Code Blue

Palmetto Middle Schooler Creates Life-Saving 'Code Blue' App

Thirteen-year-old Jace Billingsley's Code Blue App helps doctors and nurses save lives of patients in cardiac arrest.

By Allison Forsyth December 9, 2021

Rep. Vern Buchanan and Jace Billingsley

Rep. Vern Buchanan and Jace Billingsley

Picture the average teenager and you'd expect them to invent a video game when given the chance to create an app. That's not the case for 13-year-old Jace Billingsley, a seventh grader at Buffalo Creek Middle School in Palmetto. Billingsley just won U.S. House of Representatives' Congressional App Challenge, a national competition for middle and high school computer coders. His invention, The Code Blue App, helps nurses and doctors save lives.

Code Blue App guides doctors and nurses through the steps of a code blue, when patients experience cardiac or respiratory arrest. The app, which comes in desktop and mobile format, displays each of the code’s vital steps and a timer for how long each task should take.

The app’s design is user-friendly, with bright-colored buttons that read “start code,’” “end code,” “wait to administer medication and “pulse check.” It even has a list of medications needed, such as atropine, epinephrine, lidocaine and more, serving as a checklist. The app keeps up to date with The American Heart Association’s guidelines for sequence and timing for each action in a code blue.

Once the code has been completed, it records data for the patient’s medical records, so nurses and doctors can refer to a downloaded file on their computers later on.

The inspiration for the app? Billingsley’s father works in the medical field and experiences code blues often. “I wanted to create something practical that could help save lives and make it easier on doctors and nurses,” Billingsley explains.

Knowing he had a knack for coding, it was one of Billingsley’s teachers who encouraged him to enter the Congressional App Challenge, which began in 2015 by the U.S. House of Representatives to promote innovation and engagement in computer science. Billingsley got right to work, and in just two and a half months completed his app. He even attended classes at The Coder School in Sarasota to learn the specific coding language involved in making Code Blue App.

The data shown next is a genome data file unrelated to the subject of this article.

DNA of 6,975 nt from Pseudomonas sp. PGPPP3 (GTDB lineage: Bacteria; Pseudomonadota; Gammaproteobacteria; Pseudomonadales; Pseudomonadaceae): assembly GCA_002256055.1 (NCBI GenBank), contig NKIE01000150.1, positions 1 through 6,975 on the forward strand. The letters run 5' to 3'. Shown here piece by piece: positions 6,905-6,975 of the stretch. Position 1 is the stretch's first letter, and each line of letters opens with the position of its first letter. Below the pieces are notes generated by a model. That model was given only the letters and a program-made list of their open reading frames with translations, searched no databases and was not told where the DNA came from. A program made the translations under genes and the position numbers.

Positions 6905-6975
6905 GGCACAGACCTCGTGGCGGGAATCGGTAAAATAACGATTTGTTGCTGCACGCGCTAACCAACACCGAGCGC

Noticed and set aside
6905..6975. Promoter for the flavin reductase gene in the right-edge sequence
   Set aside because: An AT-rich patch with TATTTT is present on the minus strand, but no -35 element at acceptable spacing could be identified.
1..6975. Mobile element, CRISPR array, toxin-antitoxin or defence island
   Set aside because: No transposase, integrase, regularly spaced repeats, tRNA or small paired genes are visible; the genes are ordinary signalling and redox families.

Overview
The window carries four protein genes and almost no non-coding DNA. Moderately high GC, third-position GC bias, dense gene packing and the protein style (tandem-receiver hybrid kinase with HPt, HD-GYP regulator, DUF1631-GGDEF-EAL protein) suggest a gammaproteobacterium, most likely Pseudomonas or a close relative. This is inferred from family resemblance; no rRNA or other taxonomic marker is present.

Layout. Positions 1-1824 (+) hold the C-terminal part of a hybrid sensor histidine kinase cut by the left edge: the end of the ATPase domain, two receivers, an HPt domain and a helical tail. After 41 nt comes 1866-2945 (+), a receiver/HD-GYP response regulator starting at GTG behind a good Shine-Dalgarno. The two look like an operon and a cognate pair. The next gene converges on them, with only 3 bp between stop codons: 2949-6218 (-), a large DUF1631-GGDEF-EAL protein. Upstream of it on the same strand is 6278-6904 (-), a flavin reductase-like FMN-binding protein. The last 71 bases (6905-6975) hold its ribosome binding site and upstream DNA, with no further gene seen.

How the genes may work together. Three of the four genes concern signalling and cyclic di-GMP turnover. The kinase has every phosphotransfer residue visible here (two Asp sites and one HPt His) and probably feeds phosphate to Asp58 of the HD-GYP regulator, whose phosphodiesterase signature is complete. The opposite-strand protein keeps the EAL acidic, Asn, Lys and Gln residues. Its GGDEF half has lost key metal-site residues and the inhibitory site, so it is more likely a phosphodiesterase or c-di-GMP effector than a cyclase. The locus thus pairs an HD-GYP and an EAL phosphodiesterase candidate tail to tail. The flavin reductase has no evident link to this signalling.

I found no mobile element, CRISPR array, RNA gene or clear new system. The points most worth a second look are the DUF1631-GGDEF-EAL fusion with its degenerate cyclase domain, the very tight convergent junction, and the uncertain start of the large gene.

It goes without saying that the adults around Billingsley were very impressed, including Congressman Vern Buchanan. Next spring, Billingsley will attend a dinner ceremony at the Capitol in Washington, D.C. with the other middle and high school winners from each congressional district.

“I’m looking forward to being with other kids who have the same interests as me,” says Billingsley. “Maybe I could learn some things from them, too.”

Looking to the future, Billingsley wants to keep creating apps that can help people in every day life. He intends to take computer science and web application classes in high school and college, where he hopes to major in engineering. He eventually wants a  career in the engineering field.

The Code Blue App is not yet used in hospitals, but with a few more tweaks and features, Billingsley hopes to see it in local healthcare facilities soon.

“I’d like to improve some pieces of the app and add new features like sounds for each step,” he adds. “This would make it even more user friendly.”

Visit the Code Blue App's website here.

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